Matt Baier of Dream Dance Steak relates how his mother told him he
liked to cook since he was a youngster helping her in the kitchen. His
parents were instrumental in laying the foundation for his interest in
food. Baier, his brother and sister helped in the family’s half-acre
garden, from which they canned most of what they grew.
"But it was
when I was 16 working my first job as a cook at a local nursing home
that really cemented my interest in cooking," he recalls. From
there, Baier left his small town in Illinois and headed to Portland to
the Western Culinary Institute; he knew he wouldn’t be content
settling into a quiet life in a small town.
At age 19, he
set a goal for himself to be the chef of a four-star restaurant by age
30 and came to Milwaukee in 2005 to work at Potawatomi Bingo Casino.
Before overseeing the Dream Dance Steak kitchen, Baier served as the
lead chef and sous chef, in addition to serving as lead chef at RuYi,
the casino’s full-service Asian restaurant.
He turned 30
last November and was named chef of Dream Dance Steak with just a few
days to spare. "It feels incredible to have attained that
goal," he grins.
To stay in
shape, he tries to work out at least four to five times a week in the
employee fitness center. Each Sunday, he also runs with his wife,
Leslie. "My advice for other young chefs on maintaining a healthy
lifestyle is to try to limit yourself on tasting all the food you
make," Baier says.
How have you
infused your influence into the Dream Dance Steak menu since you took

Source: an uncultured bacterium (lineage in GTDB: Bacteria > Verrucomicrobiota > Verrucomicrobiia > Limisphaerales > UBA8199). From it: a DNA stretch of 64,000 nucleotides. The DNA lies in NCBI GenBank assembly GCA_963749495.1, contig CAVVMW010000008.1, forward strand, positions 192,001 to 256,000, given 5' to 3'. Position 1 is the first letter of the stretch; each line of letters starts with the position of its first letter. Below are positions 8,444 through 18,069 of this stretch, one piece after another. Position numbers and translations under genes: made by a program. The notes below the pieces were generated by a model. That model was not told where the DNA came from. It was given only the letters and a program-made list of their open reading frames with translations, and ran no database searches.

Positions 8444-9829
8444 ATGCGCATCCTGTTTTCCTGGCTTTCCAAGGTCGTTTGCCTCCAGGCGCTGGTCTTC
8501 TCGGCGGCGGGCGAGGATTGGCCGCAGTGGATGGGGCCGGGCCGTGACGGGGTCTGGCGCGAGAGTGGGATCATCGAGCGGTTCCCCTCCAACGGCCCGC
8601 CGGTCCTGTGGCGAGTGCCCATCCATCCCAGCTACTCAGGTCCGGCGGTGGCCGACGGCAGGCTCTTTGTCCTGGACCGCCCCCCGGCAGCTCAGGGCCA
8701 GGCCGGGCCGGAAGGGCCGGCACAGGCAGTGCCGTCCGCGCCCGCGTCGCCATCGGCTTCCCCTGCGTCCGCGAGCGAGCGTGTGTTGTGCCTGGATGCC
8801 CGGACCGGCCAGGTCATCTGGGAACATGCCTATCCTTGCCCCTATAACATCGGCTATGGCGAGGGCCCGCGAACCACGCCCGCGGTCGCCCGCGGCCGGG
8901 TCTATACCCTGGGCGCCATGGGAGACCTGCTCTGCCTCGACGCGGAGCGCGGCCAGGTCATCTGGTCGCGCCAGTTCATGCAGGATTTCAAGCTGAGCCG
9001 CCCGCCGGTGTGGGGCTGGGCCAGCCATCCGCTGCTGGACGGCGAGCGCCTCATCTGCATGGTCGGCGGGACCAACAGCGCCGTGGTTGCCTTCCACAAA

over in November?
restaurant has started making charcuterie, including bacon, prosciutto
and pancetta; and our own fresh cheeses like mascarpone, ricotta and
mozzarella. I enjoy taking creative control over these processes and
making them my own. As general practice, I try to make dishes that my
team and I enjoy ourselves, but make it approachable for a guest.
What is your
favorite dish on the current menu?
I really enjoy
the pork porterhouse prepared with a savory porchetta rub. I’ve
paired it with lighter sides of sugar snap peas and a leek and potato
hash, which complement the dish nicely for spring.
Who or what are
your culinary inspirations?
When I first
arrived at Dream Dance Steak I trained under chef Jason Gorman, who
played a big role in developing my talents. Dean Harris, a cook on my
team, also inspires me in the work I do. I also spend time reading
about innovative chefs, like Marco Pierre White and Grant Achatz.
What would you
like to see more of/less of in Milwaukee from a culinary standpoint?
I would like to
see Milwaukee and the Midwest move away from the convenience of fast
food restaurants. Local, family owned restaurants offer a richer
dining experience and often times will surprise you with their
Is steak your
I do enjoy
steak, but at home I tend to cook more pork, chicken and seafood. For
a fine cut of meat, I look for good marbling. It provides the most
flavor. If I can, I like to buy organic or locally raised. At home, I
do most of the cooking because I enjoy it so much. Leslie picks out
new recipes for me to try and serves as my No. 1 food critic.